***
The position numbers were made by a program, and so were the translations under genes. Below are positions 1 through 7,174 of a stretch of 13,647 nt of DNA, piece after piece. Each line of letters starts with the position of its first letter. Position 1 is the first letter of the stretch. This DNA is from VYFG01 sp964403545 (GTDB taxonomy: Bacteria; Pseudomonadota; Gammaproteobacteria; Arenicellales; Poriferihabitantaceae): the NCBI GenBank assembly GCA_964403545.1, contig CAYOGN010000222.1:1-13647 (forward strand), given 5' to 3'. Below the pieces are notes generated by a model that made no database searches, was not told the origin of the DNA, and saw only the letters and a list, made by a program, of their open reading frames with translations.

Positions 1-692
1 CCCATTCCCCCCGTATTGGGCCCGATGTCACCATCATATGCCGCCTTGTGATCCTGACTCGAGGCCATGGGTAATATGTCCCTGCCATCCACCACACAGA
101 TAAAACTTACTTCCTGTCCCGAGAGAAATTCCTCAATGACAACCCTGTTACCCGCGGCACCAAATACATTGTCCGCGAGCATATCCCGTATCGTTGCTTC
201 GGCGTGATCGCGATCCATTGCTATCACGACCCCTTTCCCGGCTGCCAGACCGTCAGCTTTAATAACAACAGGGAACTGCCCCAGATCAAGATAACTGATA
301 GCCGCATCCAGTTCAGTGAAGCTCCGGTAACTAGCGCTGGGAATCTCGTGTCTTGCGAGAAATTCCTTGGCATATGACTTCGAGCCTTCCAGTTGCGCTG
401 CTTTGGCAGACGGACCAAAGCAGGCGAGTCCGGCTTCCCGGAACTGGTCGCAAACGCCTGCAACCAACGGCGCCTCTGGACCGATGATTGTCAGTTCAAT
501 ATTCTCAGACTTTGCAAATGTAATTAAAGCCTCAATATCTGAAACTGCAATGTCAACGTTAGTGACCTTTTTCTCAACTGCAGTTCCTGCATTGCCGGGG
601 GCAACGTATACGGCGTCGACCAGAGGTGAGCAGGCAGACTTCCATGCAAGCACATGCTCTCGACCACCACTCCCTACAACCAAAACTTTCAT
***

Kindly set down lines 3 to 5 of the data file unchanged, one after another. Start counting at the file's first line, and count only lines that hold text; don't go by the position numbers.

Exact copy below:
1 CCCATTCCCCCCGTATTGGGCCCGATGTCACCATCATATGCCGCCTTGTGATCCTGACTCGAGGCCATGGGTAATATGTCCCTGCCATCCACCACACAGA
101 TAAAACTTACTTCCTGTCCCGAGAGAAATTCCTCAATGACAACCCTGTTACCCGCGGCACCAAATACATTGTCCGCGAGCATATCCCGTATCGTTGCTTC
201 GGCGTGATCGCGATCCATTGCTATCACGACCCCTTTCCCGGCTGCCAGACCGTCAGCTTTAATAACAACAGGGAACTGCCCCAGATCAAGATAACTGATA